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Some Philips Hue Lighting Tips

I got back to Vermont and on my list was putting in some HomeKit gear for this house. I chose Philips Hue for lighting because I may want to take it with me to another location which is why Philips might be the choice for those that are renting or transient.

Right now, the best bargain in Philips Hue is the starter kit that includes the hub and two white bulbs. Grace was laughing at me because I also bought some color lights, light strips and other cool Hue gear. But in this article I want to go over the initial set-up of a Hue system and how to group your lights.

First step is to take the hub and connect it to your router. I have an Airport Extreme sitting on a shelf with a growing collection of hubs (Arlo, Kevo and now Philips). Fortunately, I haven’t filled up all the ethernet ports on the Airport Extreme so after running the power cable I just plugged in the ethernet cable to the Airport. The next step is to screw in the light bulbs. In this case, it took a couple of aging hippies to screw in a bulb.

Once you have the bulbs in place make sure they are switched on. Next, download the Philips Hue app from the App Store. Once you have the app, you can have it search for the hub. Once it finds the hub you are set to go. Press the button on the hub and the app will find your newly installed bulbs. You are done and you can use the Hue app to control your lights but what you really want is the Apple Home App and Siri to control them.

One thing to be careful about is naming. I started out naming my lights hallway for the hallway lights but Siri, HomeKit and Hue will be confused if you have two hallways or like me two houses with hallways so Grace and I spent a little time arguing about what the most appropriate name should be. For Siri or for Amazon Echo you want to make these names easily understood and usually one word.

So your lights are now connected and you can dim them and turn them on and off with the Hue. Next, in the settings section of the Hue app activate HomeKit and Siri. This will allow the lights to be controlled by the Home app. Since I also have an Amazon Echo in my house, I also went to the Alexa app and had the Echo also discover the lights. Once this is done you have a lot of control over your automated lights. You can turn them on by asking Siri on your iOS device (or Alexa). If you have set up your Apple TV as a HomeKit hub you can turn the lights on and off remotely, too.

You can also create scenes and automations. Things like having the lights come on at sunset or off at a certain time. You can also use geo-fencing so the lights come on when you arrive home and turn off when you leave. That works great if you live alone but is a bit annoying to your housemates otherwise.

So, I put in five Hue colored lights in our living room which actually used to be the Small Dog offices before we outgrew it. It sort of got the name “west wing” because it was west and no relation to the White House. So, as I was adjusting these lights I found that it was a real pain to have to adjust the color of each light individually. I could tell Siri “Turn west wing lights to purple” and that would work but if I wanted to fine tune the colors I needed to group all the lights together so they act as one light. I could not find out how to do this. I googled, I downloaded 3rd party apps but I really wanted Siri to control them as one.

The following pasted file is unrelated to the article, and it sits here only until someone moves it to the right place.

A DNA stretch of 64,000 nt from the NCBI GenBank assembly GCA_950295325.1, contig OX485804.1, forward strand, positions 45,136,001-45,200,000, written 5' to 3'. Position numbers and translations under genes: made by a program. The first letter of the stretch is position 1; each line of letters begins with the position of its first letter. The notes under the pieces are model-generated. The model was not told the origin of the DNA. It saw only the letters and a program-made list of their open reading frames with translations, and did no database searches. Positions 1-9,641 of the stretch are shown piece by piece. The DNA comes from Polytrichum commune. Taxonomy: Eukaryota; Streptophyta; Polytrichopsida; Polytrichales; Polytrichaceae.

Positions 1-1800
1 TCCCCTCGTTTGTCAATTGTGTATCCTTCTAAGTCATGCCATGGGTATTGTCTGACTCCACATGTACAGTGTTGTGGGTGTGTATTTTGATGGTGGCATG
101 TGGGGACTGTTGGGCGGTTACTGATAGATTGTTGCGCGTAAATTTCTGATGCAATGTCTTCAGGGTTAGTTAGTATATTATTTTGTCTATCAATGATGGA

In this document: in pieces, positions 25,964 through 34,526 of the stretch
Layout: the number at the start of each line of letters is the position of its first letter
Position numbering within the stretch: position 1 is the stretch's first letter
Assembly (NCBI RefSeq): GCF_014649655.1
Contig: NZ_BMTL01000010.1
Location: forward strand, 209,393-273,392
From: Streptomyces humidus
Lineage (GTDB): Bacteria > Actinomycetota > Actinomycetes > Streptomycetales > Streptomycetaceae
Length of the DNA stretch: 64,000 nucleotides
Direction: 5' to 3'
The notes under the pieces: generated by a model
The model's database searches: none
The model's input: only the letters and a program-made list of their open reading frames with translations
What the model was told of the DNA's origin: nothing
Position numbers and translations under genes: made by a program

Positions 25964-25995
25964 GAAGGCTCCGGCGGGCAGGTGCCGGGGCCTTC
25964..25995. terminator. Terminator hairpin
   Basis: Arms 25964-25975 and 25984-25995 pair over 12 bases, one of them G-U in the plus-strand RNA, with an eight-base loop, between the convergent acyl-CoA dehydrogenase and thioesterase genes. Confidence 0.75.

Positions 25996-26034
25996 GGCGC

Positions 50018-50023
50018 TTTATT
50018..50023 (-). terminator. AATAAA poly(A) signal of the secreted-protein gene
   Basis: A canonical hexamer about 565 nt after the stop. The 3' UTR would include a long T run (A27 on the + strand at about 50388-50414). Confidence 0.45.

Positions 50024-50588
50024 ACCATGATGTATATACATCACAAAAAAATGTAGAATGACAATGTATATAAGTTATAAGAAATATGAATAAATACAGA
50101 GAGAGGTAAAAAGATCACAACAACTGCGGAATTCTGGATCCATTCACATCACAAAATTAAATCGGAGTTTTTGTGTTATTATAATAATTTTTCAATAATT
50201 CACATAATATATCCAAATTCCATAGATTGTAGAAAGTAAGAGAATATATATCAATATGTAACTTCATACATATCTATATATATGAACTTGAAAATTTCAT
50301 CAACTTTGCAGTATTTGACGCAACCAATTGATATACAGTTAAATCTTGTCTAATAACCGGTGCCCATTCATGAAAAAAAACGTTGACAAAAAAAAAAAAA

So, I was up at our S. Burlington store and asked Erich to demo some Smart Home gear in our new Home Automation section. By the way, if you have not been into our S. Burlington store lately you should check out all the cool renovations that were done while I was in Florida. Anyway, as Erich was demoing he casually mentioned grouping. I said “whoa!” and had him show me. The googling was wrong, there IS actually a very easy way to group your Hue accessories if you are using HomeKit.

To group your accessories you simply go to the home screen of HomeKit and press on one of the accessories, i.e. a light. That gives you the control screen for that accessory. You can dim and turn on and off and adjust color for colored lights. There is also a “details” button. Press that button and you have more options including naming the light, assigning it to a room, toggling whether it is included in HomeKit favorites and if you scroll down you can group it. Clicking on “Group with Other Accessories” button will allow you to choose which lights go together. You can then name that group and you are ready to go. Instead of five individual lights, I now have one button for all the west wing lights.

I have a lot of fun setting up Hue lighting and it is very simple and very versatile but thanks to Erich for solving my grouping dilemma!

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